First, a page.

Title: Ao Haru Ride Vol. 3
Author: Io Sakisaka
Publisher: Viz Media
Genre: Slice of Life, Romance
Publication Date: February 5, 2019
Volume three of Ao Haru Ride opens up with Futaba discovering that Makita also likes Kou. In that moment, Futaba pretends that she doesn’t like him in order to let Makita be happy. It’s not known at first as to why she wanted to take that route but it is later discovered when she ran into her old friend Yumi. Yumi and Futaba stopped talking to each other in middle school over a misunderstanding on Yumi’s part. She thought that Futaba liked a boy named Naito, someone that Yumi was interested in. However, Naito knew Kou and she was contemplating asking Naito about Kou. Yumi oversaw Futaba staring at Naito and took is as her becoming a love rival. She ended up disliking Futaba over it and it was this experience that made Futaba lie about liking Kou because she didn’t want to lose Makita as a friend.
Futaba has to work up the courage to tell Makita the truth as hiding the fact that she likes Kou begins to eat away at her. She eventually does and sees that there is nothing to worry about… kind of. Makita reacts like its no big deal but she does have internal conflict knowing that there is something that could take Kou away from her.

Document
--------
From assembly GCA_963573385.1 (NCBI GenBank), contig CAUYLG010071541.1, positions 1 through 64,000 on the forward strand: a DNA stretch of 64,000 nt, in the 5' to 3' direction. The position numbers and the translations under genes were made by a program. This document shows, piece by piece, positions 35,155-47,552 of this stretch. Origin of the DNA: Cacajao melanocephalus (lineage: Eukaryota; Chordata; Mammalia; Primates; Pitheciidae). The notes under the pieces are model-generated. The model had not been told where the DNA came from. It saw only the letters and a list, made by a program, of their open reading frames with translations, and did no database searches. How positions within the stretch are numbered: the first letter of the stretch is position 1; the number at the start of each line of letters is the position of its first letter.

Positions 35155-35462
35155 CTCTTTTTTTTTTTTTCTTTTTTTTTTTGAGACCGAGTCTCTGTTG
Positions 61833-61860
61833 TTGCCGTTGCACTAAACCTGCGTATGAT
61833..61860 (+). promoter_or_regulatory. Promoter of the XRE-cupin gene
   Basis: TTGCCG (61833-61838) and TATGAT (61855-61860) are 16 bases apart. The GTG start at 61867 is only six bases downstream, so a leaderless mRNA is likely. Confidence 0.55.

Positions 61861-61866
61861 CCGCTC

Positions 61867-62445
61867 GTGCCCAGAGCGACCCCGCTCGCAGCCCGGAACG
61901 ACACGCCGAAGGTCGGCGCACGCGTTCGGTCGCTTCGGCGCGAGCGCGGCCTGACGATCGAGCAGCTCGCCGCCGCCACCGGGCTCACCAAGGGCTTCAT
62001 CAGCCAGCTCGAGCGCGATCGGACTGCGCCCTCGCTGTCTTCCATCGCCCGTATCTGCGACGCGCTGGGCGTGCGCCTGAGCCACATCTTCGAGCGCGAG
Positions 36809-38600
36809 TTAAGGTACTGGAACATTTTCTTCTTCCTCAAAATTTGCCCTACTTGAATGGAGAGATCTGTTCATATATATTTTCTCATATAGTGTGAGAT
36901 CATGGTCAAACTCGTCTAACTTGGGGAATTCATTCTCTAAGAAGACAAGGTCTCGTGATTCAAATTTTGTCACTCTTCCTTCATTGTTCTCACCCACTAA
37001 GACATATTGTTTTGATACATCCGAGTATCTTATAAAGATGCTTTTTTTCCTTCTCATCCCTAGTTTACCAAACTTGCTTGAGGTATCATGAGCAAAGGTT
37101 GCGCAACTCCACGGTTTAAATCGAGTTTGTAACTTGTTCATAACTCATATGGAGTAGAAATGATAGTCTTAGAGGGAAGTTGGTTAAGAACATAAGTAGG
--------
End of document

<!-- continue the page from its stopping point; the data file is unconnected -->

After Kou does poorly on his mid-terms and gets ridiculed by some people in the honors classes, they decide to host a study group at Kou’s house… against his permission. They slowly coax Kou into joining them when Makita asks if he wouldn’t mind getting some glasses for some tea she brought over. Kou is taking a long time so she decides to see if she can help. She asks Kou if he likes Futaba but the sound of a running faucet muffled her words. She became a bit weary after that and ended up knocking over a bag of fruit. Kou helps her clean up but when she returns with Kou, Makita has an embarrassed, yet, depressed look on her face. Nothing happened but it doesn’t appear that way to Futaba.
I like how this love triangle is unfolding. I didn’t really know which way Sakisaka-san was going to go with the story with the way the second volume ended. I felt that there would be a rivalry between Futaba and Makita but it ended up being way more passive-aggressive than I thought. Either way, we didn’t really get much in the way of character development like I thought we would. Instead, the story moved forward with the love triangle aspect but not in a typical way like you would normally see.